The Taleb-GQ emails

By Felix Salmon
June 30, 2009
story simply refuses to die.

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The Nassim Taleb exaggeration story simply refuses to die: after first flaring up a few weeks ago, Eddy Elfenbein and Joe Weisenthal now pick up on a little yellow note that Taleb has put on the notorious GQ story about him by Will Self. Taleb is accusing Janet Tavakoli of conducting a “(failed) smear campaign” against him — see here and here for instances. But that accusation has just brought attention back onto the numbers in the GQ article — numbers which everybody agrees are false.

Elfenbein and Weisenthal seem to be saying that unless and until GQ puts out a correction, they’ll believe that the magazine is standing by its story — which in turn would imply that Taleb really did say that he got those massive returns. As Don Fishback put it:

Here’s what the curmudgeon thinks: He said it, boastfully. Then it got printed and he realized he said something he shouldn’t have. To cover his a$$, he came up with some excuse to make it sound as if GQ got it wrong.

It’s plausible — but I don’t think it’s true. Taleb has now sent me a copy of an email he sent to Will Self on December 17, long before the article was printed (but after Self had given him the opportunity to read an advance copy). He specifically picks up on the sentence in question, and tells Self that there are “problems with the numbers”. He suggests that where the article quotes him as saying “when they went to the wall we made $20 billion for our clients, half a billion for the Black Swan fund”, that should be changed to “when they went to the wall we made almost half a billion for the Black Swan funds” — deleting the erroneous $20 billion figure altogether.

Taleb didn’t hear back from Self or GQ, so it’s unclear what happened next. Did the email just fall through the cracks? Did Self decide that he had quoted Taleb correctly the first time and would keep the $20 billion number in the article even if Taleb didn’t want it there? Did he misunderstand what Taleb was saying in the email, which wasn’t completely explicit that the $20 billion number was wrong?

In any case what does seem clear is that there was some miscommunication going on, which is understandable when a generalist writer like Self starts writing about the more abstruse areas of high finance. And when Americans refuse to be satisfied until they see a US-style correction from a much more lackadaisical UK magazine.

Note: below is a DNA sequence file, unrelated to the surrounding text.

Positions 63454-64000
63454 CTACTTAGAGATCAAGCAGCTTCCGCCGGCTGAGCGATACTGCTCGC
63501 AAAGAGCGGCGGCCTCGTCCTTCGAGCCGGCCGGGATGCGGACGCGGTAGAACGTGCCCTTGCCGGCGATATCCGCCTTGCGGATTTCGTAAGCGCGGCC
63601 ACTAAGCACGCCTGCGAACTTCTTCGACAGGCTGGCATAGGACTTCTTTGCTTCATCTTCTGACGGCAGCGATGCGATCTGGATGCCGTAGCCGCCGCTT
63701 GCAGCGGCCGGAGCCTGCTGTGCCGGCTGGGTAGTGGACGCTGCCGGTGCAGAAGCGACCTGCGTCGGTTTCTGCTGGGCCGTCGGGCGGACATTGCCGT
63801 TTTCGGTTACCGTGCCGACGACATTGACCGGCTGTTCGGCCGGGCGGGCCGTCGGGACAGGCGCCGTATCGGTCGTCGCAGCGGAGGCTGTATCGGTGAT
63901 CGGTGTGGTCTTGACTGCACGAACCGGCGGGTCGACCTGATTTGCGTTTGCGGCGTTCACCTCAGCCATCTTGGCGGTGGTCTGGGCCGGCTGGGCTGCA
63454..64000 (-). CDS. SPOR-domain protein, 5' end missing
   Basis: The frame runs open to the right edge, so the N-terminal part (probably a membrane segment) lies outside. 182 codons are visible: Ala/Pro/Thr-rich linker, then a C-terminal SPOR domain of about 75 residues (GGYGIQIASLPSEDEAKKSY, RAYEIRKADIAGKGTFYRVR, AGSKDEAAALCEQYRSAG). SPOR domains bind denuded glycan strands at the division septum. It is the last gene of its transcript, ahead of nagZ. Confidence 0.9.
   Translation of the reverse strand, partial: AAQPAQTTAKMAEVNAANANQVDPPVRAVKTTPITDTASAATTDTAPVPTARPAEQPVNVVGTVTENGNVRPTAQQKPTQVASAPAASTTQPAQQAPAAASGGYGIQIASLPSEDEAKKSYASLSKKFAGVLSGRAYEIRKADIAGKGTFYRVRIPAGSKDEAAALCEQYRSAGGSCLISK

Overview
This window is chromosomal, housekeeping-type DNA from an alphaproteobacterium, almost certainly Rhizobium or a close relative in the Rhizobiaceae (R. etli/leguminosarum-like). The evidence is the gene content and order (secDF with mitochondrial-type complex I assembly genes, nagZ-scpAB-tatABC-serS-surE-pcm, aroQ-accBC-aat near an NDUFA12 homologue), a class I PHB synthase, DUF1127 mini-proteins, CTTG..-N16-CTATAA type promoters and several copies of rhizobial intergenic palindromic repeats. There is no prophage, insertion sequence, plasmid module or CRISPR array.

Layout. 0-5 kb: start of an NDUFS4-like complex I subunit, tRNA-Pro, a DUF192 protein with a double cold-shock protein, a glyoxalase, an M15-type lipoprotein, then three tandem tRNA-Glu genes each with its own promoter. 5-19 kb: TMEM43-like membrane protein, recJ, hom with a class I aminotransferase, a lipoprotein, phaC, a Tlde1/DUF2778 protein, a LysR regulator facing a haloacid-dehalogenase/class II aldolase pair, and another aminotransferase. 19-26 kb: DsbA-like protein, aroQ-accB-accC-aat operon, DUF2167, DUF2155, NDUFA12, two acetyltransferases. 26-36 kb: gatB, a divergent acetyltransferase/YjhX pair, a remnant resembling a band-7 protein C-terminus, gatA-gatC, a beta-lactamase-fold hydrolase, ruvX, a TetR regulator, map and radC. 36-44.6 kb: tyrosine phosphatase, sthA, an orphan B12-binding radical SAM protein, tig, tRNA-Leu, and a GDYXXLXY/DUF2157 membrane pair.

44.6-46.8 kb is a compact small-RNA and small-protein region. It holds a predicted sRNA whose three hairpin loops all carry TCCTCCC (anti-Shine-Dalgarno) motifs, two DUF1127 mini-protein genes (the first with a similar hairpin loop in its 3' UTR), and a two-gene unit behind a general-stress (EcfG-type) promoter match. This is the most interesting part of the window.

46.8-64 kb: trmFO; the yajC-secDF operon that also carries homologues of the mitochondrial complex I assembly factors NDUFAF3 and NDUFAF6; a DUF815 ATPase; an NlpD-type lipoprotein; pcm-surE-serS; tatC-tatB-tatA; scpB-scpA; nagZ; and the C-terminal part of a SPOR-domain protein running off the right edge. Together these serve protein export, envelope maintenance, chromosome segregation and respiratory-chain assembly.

In any case, here are those emails in full:

From: nassim nicholas taleb
Date: December 17, 2008 7:40:55 AM EST
To: Will Self
Subject:Re: From Will Self
Hello there (from Los Angeles airport). Thanks a million. I cannot interfere with the content, only to correct some minor facts.There are some potential problems with the numbers like the 20 billion, half a billion, etc. that may lead to confusion.
Also I am trying to add my middle name whenever possible to avoid confusing the byline.
I will read again on plane and send clarifications about the numbers.
Ciao.
BTW it was great seeing you.


From:nassim nicholas taleb
Date: December 17, 2008 6:13:44 PM EST
To:Will Self
Re: From Will Self
Here is what I found.

1- “when they went to the wall we made $20 billion for our clients, half a billion for the Black Swan fund.
“when they went to the wall we made almost half a billion for the Black Swan funds.”

2- “Mean variants” “mean-variance”

I will give it a second reading.
Thanks again.
Ciao,
Nassim

Update: Taleb has found an email from Will Self, dated the following morning, saying that “these changes will be incorporated tout suite”. It’s not clear why they weren’t. Also, Janet Tavakoli emails to say that she stands by both this and this.

2 comments

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Hi Felix,

Taleb is definitely in the right here for the simple reason that buried deep in the same May 2009 GQ article, on page 189, Self writes:”He [Taleb] was keen to stress that he himself only retained a percentage of the half billion dollars the Black Swan hedge fund he set up condensed from the toxic red cloud.” So the answer is in the article itself.
Regards, Paul V. Azzopardi

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